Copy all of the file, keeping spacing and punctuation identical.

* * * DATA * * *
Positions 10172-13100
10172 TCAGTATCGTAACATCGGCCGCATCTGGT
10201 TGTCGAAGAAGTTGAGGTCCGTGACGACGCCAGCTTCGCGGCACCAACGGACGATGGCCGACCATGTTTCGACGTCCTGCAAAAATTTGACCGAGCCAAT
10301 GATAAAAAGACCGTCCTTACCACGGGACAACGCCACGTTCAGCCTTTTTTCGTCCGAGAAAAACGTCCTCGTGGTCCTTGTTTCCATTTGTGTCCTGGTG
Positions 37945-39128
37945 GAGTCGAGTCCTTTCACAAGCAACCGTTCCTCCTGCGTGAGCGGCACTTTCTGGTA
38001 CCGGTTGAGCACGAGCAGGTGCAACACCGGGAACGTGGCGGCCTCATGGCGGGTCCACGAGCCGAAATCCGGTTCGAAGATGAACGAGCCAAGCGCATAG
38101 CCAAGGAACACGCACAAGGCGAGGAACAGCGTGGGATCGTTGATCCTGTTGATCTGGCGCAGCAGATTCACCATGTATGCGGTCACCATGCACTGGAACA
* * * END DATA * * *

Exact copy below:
Positions 10172-13100
10172 TCAGTATCGTAACATCGGCCGCATCTGGT
10201 TGTCGAAGAAGTTGAGGTCCGTGACGACGCCAGCTTCGCGGCACCAACGGACGATGGCCGACCATGTTTCGACGTCCTGCAAAAATTTGACCGAGCCAAT
10301 GATAAAAAGACCGTCCTTACCACGGGACAACGCCACGTTCAGCCTTTTTTCGTCCGAGAAAAACGTCCTCGTGGTCCTTGTTTCCATTTGTGTCCTGGTG
Positions 37945-39128
37945 GAGTCGAGTCCTTTCACAAGCAACCGTTCCTCCTGCGTGAGCGGCACTTTCTGGTA
38001 CCGGTTGAGCACGAGCAGGTGCAACACCGGGAACGTGGCGGCCTCATGGCGGGTCCACGAGCCGAAATCCGGTTCGAAGATGAACGAGCCAAGCGCATAG
38101 CCAAGGAACACGCACAAGGCGAGGAACAGCGTGGGATCGTTGATCCTGTTGATCTGGCGCAGCAGATTCACCATGTATGCGGTCACCATGCACTGGAACA